By Tim Jones
Last April, I got a call from climbing photographer Andrew Burr. “Want go to to the Black Canyon next week?” Apparently Nik Berry and Hayden Kennedy were heading down there to make a one-day free climbing attempt on the infamous Hallucinogen Wall, and Black Diamond wanted us to document it. Up until that point, the Black Canyon was merely a place of legend to me. I had heard the tales of how scary and committing the climbing was. How bad the poison ivy was in the bottom of the canyon. But I had never made the trip to see for myself. Climbing there, let alone producing a video there, made me uneasy. Scared or not, this was an opportunity I couldn’t resist. I was in.
As the days approached, Burr and I made tentative plans but knew that a lot would hinge on the weather conditions and how Nik and Hayden were feeling. Their plan was to spend a couple of days working the upper crux pitches of the route before hiking to the bottom and giving the whole thing a go. When things started falling into place, the day they wanted to attempt the route got moved up from Saturday to Friday. I had a whole day shoot in the Wasatch backcountry scheduled for that Thursday with the Utah Avalanche Center, so I knew I’d have a long day making it to the Black Canyon to be ready to go by morning. After an entire day of filming while sun baking in the snow, I hit the road at around 4PM. With loads of coffee I cruised through the dark and eventually made my way to the campground on the north rim of the Black Canyon.
When I arrived around midnight, Burr was still awake and greeted me with a cold beer. He told me the plan: we were waking up at 4AM, and I’d be hiking to the base of the canyon with the climbers. Once they started climbing, I’d hike back out and Burr would rappel in from the top to film from the wall. Then I’d make the hour and a half drive around to the other side of the canyon and get long lens shots of the climbers on the upper pitches. Sleepy and overwhelmed, I went to sleep in my car.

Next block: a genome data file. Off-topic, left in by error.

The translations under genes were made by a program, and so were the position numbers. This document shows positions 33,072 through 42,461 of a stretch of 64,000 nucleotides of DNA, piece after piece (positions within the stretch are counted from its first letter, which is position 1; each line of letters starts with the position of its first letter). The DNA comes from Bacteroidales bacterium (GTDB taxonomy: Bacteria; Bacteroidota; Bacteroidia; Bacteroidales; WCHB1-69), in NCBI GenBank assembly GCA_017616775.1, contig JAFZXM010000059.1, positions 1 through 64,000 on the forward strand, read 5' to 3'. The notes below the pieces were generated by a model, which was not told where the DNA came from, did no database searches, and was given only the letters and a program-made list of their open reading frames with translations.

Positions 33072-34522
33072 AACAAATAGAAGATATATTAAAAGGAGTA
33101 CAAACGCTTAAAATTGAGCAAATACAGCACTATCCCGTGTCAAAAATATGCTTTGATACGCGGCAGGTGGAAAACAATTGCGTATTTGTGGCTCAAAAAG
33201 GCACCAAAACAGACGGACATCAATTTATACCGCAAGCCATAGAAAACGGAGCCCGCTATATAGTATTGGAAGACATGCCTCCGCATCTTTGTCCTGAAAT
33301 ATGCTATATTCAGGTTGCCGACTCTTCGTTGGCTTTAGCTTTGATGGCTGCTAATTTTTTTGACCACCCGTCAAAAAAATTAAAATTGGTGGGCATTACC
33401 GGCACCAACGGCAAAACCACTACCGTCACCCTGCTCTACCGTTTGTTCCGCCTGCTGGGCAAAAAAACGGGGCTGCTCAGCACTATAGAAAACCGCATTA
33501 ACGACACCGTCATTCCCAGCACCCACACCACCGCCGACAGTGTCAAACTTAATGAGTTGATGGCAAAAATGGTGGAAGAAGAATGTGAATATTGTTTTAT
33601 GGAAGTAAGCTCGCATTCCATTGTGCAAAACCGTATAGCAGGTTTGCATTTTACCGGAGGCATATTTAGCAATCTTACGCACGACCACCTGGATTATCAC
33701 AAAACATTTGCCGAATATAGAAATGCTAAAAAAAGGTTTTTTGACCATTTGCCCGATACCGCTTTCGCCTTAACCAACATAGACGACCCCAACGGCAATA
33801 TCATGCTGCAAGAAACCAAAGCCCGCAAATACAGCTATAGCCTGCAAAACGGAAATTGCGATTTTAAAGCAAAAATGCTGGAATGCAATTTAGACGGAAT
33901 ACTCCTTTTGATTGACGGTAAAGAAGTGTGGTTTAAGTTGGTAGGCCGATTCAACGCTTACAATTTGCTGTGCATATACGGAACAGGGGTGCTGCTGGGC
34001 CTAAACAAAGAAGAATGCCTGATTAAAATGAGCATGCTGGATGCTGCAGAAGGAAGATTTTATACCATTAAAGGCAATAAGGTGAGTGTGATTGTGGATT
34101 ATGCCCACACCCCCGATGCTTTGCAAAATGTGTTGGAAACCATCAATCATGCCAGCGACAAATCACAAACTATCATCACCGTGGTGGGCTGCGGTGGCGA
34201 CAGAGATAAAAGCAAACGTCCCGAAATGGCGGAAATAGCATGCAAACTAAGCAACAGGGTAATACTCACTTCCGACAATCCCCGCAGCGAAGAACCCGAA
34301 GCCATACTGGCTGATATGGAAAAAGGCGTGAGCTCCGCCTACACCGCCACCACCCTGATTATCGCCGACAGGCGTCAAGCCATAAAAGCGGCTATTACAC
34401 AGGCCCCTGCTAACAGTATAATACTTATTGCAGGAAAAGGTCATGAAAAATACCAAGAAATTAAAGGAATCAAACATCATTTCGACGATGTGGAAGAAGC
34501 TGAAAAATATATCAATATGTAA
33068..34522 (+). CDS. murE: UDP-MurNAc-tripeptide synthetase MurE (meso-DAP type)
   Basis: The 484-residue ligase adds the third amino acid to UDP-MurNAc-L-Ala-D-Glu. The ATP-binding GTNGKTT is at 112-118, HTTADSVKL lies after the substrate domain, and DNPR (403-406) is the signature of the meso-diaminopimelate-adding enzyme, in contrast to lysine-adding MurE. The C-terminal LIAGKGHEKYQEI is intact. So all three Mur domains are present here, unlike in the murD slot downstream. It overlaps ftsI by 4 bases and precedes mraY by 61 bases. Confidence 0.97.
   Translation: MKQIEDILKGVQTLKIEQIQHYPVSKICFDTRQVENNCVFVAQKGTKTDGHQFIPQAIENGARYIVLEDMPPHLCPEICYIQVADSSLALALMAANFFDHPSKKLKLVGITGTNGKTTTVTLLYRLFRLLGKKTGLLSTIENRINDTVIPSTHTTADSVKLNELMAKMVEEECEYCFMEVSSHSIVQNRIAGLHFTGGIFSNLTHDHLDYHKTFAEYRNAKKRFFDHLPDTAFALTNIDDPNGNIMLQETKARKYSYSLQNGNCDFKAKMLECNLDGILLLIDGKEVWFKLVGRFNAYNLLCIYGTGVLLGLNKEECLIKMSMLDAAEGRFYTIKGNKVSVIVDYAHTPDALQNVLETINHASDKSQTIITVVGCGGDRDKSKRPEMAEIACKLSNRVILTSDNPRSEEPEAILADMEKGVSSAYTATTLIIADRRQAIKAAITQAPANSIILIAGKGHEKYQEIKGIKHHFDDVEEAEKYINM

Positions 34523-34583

I’m not sure if I ever fell asleep, but either way, 4AM came way too soon. I met Nik and Hayden for the first time in the dark as we cooked up some quick breakfast. “Ready to go?” We put on our harnesses, I threw a million pounds of camera gear on my back, and we started down the canyon. If you’ve never hiked to the base of the Black Canyon, you should try it for the first time in the dark with a heavy camera pack on. I was woken up by steep and loose sections followed by long rappels into blackness. Stopping only a couple of times to film on the way down, I just tried my best to keep up with these two overly-anxious professional climbers. It was pretty amazing to get my first views of the Black Canyon from halfway down the trail as the sun started to come up. All of a sudden, I was surrounded by massive, intimidating walls. I was feeling alive. Then I remembered the stories I heard about the poison ivy at the base of the canyon.
Once we got to the bottom, we were only a short walk from the base of the route, which took some searching to find. I shot some b-roll, snagged a couple quick interviews with the guys, and then they were off. Slightly relieved I’d done my first duty of the day, I trundled my way down to the river at the very bottom of the canyon and relaxed for a bit. I set up my tripod and filmed them climbing the first two pitches as I took in the amazing beauty of the canyon. Before I got too relaxed, I packed up my bag and started to slog straight back up the hill. “I wish I was climbing”, I remember thinking. After about an hour and a half, I made it to the top of the trail.
As Andrew Burr spent the rest of the day rappelling and ascending ropes to film the climbers on the wall, I drove to the other side of the canyon and filmed from there. Nik and Hayden exceeded even their own expectations, and finished the route much sooner than any of us expected. As I drove back to camp, I picked up some burritos in town and we all un-winded while stuffing ourselves.
We spent the next couple of days shooting b-roll, including an interview with one of the H-Wall first ascentionists Jim Newberry. It was a treat for all of us to hear some of Jim’s stories from back in the day. Jim recalled of The Hallucinogen Wall that “Climbers looked at it and said “you’d have to be hallucinating to see a route up there.””
Now that you’ve got some insight into what it took for us to make this one, here it is, courtesy of Black Diamond Equipment. Oh, and one more thing. I never got poison ivy.